Grace is the heart of God to do you good when you deserve it least. But do we really know how deeply we don't deserve it? Only God can reveal that to us. He does it through the Bible. And when he does, the wonders of his grace explode with brightness as never before. These Five Points are about how Christians come into being, and how we are kept forever. It reaches back into times past when we were freely chosen. It reaches forward into the future when we will be safe and happy forever. It reaches down into the mysteries of the work of Christ, purchasing the gift of faith for all God's children. And it reaches into the human soul, glimpsing the mysteries of the Spirit's work as he conquers all our rebellion and makes us willing captives of King Jesus. Piper believes that our experience of grace grows with our grasp of God's gracious work. He invites us to come with him on this quest.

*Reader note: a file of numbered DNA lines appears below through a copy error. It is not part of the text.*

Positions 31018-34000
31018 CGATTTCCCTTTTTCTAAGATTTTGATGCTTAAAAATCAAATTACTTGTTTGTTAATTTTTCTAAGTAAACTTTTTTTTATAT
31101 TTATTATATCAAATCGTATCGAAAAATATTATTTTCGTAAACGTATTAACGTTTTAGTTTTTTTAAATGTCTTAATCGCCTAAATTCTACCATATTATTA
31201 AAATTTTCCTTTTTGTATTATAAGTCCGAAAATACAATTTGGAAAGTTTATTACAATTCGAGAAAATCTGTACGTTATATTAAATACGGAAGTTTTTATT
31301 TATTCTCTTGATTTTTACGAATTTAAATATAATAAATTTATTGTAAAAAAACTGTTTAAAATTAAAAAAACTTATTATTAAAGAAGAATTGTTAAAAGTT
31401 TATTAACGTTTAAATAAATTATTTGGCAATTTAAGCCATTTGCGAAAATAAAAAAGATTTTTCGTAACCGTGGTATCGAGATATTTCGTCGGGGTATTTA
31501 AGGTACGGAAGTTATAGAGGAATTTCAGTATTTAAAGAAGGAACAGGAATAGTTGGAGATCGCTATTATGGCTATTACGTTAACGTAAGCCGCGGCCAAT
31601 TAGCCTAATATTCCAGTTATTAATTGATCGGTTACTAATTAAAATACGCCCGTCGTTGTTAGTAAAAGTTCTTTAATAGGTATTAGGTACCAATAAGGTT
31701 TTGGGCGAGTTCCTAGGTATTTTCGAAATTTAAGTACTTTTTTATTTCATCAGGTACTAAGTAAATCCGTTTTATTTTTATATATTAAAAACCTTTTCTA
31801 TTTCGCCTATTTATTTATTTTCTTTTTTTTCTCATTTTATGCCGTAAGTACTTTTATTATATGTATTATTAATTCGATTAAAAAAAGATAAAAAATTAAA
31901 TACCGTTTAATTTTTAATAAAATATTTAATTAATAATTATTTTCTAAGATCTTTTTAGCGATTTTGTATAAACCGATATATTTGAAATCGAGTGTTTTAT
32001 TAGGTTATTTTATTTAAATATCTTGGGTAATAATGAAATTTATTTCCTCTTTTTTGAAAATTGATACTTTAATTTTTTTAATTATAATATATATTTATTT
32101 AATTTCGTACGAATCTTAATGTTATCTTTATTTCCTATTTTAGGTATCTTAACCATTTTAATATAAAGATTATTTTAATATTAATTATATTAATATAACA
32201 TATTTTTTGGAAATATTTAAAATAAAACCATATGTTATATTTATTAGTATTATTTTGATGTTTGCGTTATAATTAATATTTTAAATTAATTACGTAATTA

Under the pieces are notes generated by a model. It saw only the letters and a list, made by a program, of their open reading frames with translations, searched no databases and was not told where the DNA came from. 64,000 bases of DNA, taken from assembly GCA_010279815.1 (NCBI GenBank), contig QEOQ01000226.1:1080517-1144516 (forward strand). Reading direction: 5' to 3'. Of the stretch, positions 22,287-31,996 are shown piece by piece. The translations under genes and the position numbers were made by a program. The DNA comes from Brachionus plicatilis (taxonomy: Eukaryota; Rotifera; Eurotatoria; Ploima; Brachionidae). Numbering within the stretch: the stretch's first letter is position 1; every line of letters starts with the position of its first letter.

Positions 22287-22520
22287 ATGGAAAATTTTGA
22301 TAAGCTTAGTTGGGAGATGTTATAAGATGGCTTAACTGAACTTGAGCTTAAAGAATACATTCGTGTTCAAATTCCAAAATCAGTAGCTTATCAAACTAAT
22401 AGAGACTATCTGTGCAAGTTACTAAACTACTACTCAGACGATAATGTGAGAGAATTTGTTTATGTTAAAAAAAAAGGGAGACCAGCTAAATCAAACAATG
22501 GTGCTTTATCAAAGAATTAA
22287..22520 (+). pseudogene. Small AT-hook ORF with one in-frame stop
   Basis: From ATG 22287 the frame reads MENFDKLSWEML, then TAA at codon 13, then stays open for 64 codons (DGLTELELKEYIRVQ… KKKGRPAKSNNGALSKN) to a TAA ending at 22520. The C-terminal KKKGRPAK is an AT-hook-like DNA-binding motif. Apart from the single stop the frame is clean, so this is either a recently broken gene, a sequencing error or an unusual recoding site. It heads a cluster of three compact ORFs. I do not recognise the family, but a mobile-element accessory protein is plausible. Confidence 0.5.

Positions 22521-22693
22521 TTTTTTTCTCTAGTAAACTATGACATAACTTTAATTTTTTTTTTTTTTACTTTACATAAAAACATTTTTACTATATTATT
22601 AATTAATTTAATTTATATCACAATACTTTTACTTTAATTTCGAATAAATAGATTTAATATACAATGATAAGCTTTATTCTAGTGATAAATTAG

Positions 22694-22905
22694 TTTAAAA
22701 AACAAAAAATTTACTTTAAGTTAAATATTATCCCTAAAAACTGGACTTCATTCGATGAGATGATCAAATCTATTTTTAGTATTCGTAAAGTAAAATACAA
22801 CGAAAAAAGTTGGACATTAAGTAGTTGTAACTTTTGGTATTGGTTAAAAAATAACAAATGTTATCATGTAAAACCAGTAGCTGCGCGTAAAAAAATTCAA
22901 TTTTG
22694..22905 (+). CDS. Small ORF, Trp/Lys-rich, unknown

I love this new book by John Piper. I don't know of any other brief book on this subject that so manifestly takes us down into the Scriptures and then so wonderfully lifts us up to see the glory of God. Many people will be encouraged, and not a few will have their faith jolted in the best way possible. -- Kevin DeYoung ... buzzing with sound doctrine. This book is short, readable and highly recommended. -- The Monthly Record- Free Church of Scotland Magazine Imagine being able to chat over a meal with John Piper about the five points of Calvinism. That's pretty much what you get in this book: a clear statement of these life-changing truths delivered with warm pastoral sensitivity in a conversational style. You won't find yourself being browbeaten. Instead, you'll find yourself invited to marvel at God's wonderful grace. The only thing missing is the meal. -- Tim Chester This is a great introduction to a biblical theology of the sovereignty of God in salvation. It is not simply an apologetic for the traditional five points of Calvinism but outlines the simple and nourishing doctrines from a biblical foundation. It is simple, and communicated with the same heartfelt passion that accompanies all Pipers books. There is no historical background given but the five Calvinistic doctrines are clearly explained and their implications are worked out, with each chapter making the grace of God shine brightly. It reminded me gently but convincingly why these doctrines matter greatly to Christians today. It reminded me that what is commonly called Calvinism is at the heart of the gospel for it's origin is Scripture (not Calvin). The last two chapters (personal testimony and concluding testimonies) are a wonderful place to start reading this book, and provide motivation to read the preceding chapters. -- Theology 150 - Rutherford House